The below is taken directly from the LEO whitepaper:

On a monthly basis, iFinex and its affiliates will buy back LEO from the market equal to a minimum of 27% of the consolidated gross revenues of iFinex (exclusive of Ethfinex) from the previous month, until no tokens are in commercial circulation. Repurchases will be made at then-prevailing market rates. LEO tokens used to pay fees may also be used to satisfy this repurchase commitment.
In addition to the above, an amount equal to at least 95% of recovered net funds from Crypto Capital (described more fully herein) will be used to repurchase and burn outstanding LEO tokens within 18 months from the date of recovery.
Further, an amount equal to at least 80% of recovered net funds from the BitFinex hack will be used to repurchase and burn outstanding LEO tokens within 18 months from the date of recovery.

In June 2019, Bitfinex announced a transparency initiative to make plainly visible its practice of buying back and "burning" LEO tokens as part of its token redemption process, which was dubbed the UNUS SED LEO initiative.[11]

Company History[edit]

Bitfinex has its roots in a failed cryptocurrency exchange, Bitcoinica, which was hobbled by two major thefts and scandals. Bitcoinica focused on attracting sophisticated traders and offering them the means to trade fiat against cryptocurrency with financial leverage.[12]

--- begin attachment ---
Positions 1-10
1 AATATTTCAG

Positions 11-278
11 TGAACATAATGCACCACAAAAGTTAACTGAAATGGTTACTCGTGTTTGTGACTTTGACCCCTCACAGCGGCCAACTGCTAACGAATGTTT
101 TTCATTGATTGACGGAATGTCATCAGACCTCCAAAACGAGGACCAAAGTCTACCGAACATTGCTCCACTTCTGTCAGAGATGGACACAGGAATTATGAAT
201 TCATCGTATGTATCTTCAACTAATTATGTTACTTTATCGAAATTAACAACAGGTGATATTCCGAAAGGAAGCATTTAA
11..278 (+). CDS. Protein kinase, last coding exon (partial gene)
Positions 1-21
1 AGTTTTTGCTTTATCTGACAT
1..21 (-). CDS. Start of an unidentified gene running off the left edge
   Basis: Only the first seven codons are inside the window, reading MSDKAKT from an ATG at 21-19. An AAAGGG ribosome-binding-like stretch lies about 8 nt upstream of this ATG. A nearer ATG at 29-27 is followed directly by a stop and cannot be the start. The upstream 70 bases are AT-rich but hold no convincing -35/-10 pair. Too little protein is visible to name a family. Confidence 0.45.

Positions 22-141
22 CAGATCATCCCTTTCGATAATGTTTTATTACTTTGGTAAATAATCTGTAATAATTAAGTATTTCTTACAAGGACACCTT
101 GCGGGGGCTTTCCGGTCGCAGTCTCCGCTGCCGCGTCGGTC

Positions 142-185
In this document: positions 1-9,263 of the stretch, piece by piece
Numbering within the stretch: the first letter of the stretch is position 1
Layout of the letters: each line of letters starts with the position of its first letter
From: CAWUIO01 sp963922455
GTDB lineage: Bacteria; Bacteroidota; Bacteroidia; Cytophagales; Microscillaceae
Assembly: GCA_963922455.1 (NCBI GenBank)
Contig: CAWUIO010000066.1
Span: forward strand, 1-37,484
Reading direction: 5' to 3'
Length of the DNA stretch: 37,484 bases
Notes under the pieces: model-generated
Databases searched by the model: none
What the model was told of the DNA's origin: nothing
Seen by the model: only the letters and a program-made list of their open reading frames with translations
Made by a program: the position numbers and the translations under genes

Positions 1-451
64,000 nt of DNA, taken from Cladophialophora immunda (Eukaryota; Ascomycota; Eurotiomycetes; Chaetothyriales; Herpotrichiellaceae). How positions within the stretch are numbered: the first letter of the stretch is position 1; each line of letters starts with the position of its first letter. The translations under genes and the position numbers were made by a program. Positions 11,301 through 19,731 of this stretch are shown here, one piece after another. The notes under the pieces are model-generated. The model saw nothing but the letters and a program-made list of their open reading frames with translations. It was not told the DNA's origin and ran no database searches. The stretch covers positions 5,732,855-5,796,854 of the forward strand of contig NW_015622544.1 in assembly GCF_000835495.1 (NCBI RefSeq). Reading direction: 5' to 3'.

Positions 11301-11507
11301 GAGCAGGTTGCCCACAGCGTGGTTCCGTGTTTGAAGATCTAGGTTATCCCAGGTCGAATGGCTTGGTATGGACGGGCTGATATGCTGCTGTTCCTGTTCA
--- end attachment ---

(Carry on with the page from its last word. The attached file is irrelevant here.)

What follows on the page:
Reliable detailed information about Bitfinex itself is not always been made readily available, and as late as November 2017 even information about the senior officers was not on its website.[13] Bitfinex, based in Hong Kong but also claiming Taipei, Taiwan as headquarters, was founded in 2012.[14][15] According to the legal "Terms of Service," U.S. residents conduct business with BXFNA Inc. d/b/a /Bitfinex.[16] Bitfinex, as well as BXFNA Inc., is now a subsidiary of iFinex, a company registered in British Virgin Islands. [17] Tether, which issues fiat currency-backed digital currencies, is also owned by iFinex and has the same senior officers as Bitfinex. Until November 2017, the relationship between Tether and Bitfinex had been obscure.[18]

Citing difficulties in managing cash inflows and outflows from U.S. customers, Bitfinex announced on August 11, 2017 that it would cease conducting business with individual U.S. residents within the next three months. It also stated that, effective immediately, it would no longer permit U.S. customers to trade certain tokens on its platform in recognition of the guidance from the SEC about the possible status of tokens as investment vehicles under U.S. law. [19] Bitfinex was the first major cryptocurrency organization to take such action.[20]

Stating that Bitfinex is pivoting away from doing business in the U.S., Phil Potter, its long-term American head of strategy, announced his resignation on June 22, 2018, two days after Tether announced the positive results of a review of Tether's U.S. dollar holdings by a U.S. law firm.[21]

On May 31, 2019, Bitfinex announced that it planned to launch support for USDT on the Lightning Network.[22]

Hacks and attacks[edit]